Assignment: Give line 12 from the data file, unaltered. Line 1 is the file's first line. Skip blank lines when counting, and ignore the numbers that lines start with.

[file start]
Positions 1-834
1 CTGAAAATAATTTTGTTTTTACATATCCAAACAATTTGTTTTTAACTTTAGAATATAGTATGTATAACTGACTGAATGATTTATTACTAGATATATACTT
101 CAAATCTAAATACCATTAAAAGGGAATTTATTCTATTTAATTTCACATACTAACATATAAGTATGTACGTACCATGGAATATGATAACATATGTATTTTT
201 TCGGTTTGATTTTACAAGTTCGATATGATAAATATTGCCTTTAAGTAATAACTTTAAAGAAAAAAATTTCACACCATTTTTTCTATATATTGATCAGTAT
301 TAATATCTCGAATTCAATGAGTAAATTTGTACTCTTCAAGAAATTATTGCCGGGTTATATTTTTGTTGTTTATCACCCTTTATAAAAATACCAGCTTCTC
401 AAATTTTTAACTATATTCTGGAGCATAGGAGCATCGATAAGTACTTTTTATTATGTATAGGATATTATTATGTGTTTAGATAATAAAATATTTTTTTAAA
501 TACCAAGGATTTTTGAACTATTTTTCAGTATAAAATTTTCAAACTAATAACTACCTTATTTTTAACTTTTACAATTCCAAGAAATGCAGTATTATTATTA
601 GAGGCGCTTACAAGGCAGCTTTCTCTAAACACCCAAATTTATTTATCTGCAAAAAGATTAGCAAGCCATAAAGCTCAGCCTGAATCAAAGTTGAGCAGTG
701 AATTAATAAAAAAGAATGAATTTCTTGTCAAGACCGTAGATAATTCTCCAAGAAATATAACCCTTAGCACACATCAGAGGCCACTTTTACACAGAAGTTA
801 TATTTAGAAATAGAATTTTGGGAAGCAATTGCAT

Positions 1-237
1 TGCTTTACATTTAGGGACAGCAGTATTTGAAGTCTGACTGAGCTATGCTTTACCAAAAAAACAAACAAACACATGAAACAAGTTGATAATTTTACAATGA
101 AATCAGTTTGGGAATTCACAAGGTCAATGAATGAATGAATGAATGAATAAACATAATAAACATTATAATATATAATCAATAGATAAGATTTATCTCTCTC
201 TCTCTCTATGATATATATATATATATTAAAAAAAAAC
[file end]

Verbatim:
1 TGCTTTACATTTAGGGACAGCAGTATTTGAAGTCTGACTGAGCTATGCTTTACCAAAAAAACAAACAAACACATGAAACAAGTTGATAATTTTACAATGA